New York: Cambridge University Press, 1995, 239 pages
Holt is a professor of European history at George Mason University, specializing in early modern France. He targeted The French Wars of Religion for an audience of undergraduates and general readers, and the text lives up to its promises that a prior background in Reformation history is not necessary for readers to enjoy this clear and concise examination of the turmoil that enveloped post-Reformation France. At the same time, Holt’s work maintains a high level of scholarship that makes the book recommended reading for graduate students. While acknowledging the political and economic factors that underpinned the Wars of Religion, Holt maintained that a socio-religious collective identity respectively held by French Catholics and French Protestants should be considered to be the main component of sixteenth-century strife in France.
The author followed a chronological approach in presenting the material, and began the discussion of religious strife with an examination of the simultaneous rise of Protestantism and Gallicanism in sixteenth-century France. Unlike many works on the topic Holt did not end his text with the 1598 Edict of Nantes, and he convincingly argued that the siege of Huguenot stronghold La Rochelle (1627-8) marked a more appropriate end to the Wars of Religion. The author provided biographical sketches of notable figures, lineage charts of the Valois, Bourbon, Montmorency, and Guise families, as well as an extensive bibliographical section for further reading.
Holt argued that France, unlike any other European nation, was uniquely positioned for the eruption of sectarian violence in the sixteenth century. More so than any other kingdom, French kings were symbolically wedded to the Church through coronation ceremonies, or what Holt described as the “enfolding together of the French monarchy and the Catholic church” :
French kings had earned a much older and more redoubtable title: 'Rex christianissimus,' the ‘most Christian king.’ Thus, the sacres [coronation rituals] of the kings of France were more culturally replete symbols of the sacred nature of French kingship denoting a special relationship with God.Left: Catherine de Medici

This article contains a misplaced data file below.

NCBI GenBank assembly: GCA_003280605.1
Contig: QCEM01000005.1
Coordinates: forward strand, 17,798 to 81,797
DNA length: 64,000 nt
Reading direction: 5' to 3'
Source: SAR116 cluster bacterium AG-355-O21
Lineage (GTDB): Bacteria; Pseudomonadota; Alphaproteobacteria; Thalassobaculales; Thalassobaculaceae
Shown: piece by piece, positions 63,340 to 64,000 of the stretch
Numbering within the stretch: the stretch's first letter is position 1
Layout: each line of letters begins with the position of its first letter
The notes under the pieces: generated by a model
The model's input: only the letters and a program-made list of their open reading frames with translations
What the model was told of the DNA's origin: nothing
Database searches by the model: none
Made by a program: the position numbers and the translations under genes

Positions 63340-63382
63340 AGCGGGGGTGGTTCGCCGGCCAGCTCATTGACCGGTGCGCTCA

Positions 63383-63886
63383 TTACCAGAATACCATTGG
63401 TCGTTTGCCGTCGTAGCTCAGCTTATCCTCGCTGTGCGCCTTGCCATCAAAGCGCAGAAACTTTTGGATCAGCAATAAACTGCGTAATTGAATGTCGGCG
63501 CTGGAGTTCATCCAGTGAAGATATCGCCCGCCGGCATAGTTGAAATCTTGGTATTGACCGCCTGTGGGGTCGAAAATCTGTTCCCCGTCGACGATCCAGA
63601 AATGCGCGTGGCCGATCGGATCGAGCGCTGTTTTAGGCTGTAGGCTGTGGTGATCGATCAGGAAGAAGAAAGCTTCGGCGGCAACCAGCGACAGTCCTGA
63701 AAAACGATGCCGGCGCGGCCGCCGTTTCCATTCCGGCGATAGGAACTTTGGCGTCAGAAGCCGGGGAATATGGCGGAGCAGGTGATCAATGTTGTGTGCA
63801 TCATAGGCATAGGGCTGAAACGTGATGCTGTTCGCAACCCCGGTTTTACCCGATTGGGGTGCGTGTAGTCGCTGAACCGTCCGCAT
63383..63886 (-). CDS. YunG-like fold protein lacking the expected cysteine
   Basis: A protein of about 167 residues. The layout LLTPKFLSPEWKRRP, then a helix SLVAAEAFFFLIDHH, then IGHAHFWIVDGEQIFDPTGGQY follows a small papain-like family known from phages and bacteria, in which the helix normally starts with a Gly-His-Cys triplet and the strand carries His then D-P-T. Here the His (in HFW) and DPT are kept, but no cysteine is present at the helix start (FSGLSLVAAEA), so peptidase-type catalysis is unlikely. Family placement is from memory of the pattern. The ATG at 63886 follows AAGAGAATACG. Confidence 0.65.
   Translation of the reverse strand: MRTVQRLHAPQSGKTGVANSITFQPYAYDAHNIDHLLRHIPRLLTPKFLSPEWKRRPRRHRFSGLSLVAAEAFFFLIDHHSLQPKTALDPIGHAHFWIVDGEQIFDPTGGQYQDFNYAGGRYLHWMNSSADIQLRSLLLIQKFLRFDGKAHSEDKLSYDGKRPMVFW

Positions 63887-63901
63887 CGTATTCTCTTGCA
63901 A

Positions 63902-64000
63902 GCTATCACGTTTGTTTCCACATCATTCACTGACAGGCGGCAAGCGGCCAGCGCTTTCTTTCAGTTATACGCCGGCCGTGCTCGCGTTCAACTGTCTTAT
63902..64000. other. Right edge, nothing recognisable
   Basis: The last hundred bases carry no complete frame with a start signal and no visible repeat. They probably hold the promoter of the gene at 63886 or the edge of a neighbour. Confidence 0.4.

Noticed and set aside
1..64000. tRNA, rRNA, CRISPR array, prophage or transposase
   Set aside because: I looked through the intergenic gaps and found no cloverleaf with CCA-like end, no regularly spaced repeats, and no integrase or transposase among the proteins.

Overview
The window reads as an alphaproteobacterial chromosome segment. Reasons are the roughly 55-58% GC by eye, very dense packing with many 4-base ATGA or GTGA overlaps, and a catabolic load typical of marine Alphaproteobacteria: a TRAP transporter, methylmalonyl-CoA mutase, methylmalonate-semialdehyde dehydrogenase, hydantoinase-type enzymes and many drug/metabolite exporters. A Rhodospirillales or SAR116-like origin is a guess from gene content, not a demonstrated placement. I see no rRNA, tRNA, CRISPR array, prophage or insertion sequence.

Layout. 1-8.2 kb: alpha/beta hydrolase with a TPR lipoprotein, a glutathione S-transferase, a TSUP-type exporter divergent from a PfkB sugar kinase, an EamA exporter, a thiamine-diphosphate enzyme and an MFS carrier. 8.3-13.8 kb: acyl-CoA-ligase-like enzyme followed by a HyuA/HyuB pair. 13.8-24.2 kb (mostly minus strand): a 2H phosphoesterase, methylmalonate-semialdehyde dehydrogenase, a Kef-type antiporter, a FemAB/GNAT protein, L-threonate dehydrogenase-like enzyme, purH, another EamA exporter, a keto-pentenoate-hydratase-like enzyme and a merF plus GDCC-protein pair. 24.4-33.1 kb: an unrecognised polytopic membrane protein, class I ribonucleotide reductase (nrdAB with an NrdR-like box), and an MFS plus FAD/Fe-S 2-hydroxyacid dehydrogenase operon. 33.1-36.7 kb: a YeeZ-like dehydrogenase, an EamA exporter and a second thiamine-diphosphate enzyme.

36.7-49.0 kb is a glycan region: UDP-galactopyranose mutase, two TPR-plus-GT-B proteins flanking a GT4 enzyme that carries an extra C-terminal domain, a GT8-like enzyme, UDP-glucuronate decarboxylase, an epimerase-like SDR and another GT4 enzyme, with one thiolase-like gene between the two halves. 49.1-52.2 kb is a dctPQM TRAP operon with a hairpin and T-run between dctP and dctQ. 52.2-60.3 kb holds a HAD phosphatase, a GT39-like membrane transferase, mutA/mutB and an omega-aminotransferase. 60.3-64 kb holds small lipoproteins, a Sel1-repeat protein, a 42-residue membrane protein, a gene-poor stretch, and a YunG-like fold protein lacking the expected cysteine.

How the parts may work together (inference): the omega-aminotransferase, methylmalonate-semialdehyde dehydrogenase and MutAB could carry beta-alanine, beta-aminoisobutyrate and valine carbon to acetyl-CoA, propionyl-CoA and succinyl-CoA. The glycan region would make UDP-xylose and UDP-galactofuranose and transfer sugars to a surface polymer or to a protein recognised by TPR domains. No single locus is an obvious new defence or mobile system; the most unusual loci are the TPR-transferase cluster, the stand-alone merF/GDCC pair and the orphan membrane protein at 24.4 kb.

Holt also argued that the last of the Valois kings – sons of Catherine de Medici – were a collection of successive monarchs who lacked the ability to lead France at a time when strong leadership was a necessary component of a viable state. Francis II reigned only one year, and the fact that he was only 15 when he ascended to the throne meant that his mother acted as regent for that time. Likewise, his brother Charles IX took the throne as a boy, reigned under the regency of Catherine, and was largely under the domination of the Guise family. Charles also acceded to the murder of Protestant leaders - including Gaspard de Coligny - an event that sparked the series of violent encounters known as the St. Bartholemew’s Massacre in August 1572. The inept, vain, and sterile Henry III rounded out the last of the Valois dynasty, and his murder in 1589 left Henry of Bourbon as the next in line for the throne.
Other conditions contributed to the decades of warfare in sixteenth-century France, and Holt argued that the kingdom’s geographic and cultural proximity to Calvinist Geneva was among the most important factors. France was a natural destination for Calvinist missionaries, and their messages resonated among people of all social strata of French life. Holt also maintained that pre-absolutist French monarchs lacked the bureaucratic machinery necessary to maximize tax revenues, and the inability of the monarchy to put down Protestant rebellions was directly related to its failure to raise the revenues necessary to field sufficient military forces.
Holt’s chapter on the St. Bartholemew’s massacre is especially useful in explaining the complex causes of the widespread violence against Protestants in 1572. He separated the events into four distinct segments: a) the attempted assassination of Coligny; b) the coordinated murder of Protestant leaders at the wedding of Henry of Navarre and Marguerite de Valois; c) the wave of murder committed by paranoid Catholic mobs in Paris immediately following the Huguenot nobles; and d) the similar massacres that occurred in towns across the kingdom. Holt, however, argued that all of the perpetrators of anti-Protestant violence shared two common beliefs: they believed that they were carrying out the will of the king, and the believed that “the extermination of the Huguenot’s was God’s will.”
The French Wars of Religion communicates the complicated history of six decades of warfare in a way that makes the material comprehensible to general readers, while not oversimplifying the narrative to the point where the book no longer has research value for scholars. Holt made a convincing case that the slogan “une foi, un roi, un loi” (“One faith, one law, one king) was more than a catchy political saying – it was the very embodiment of the philosophies that upon which the ancien régime operated.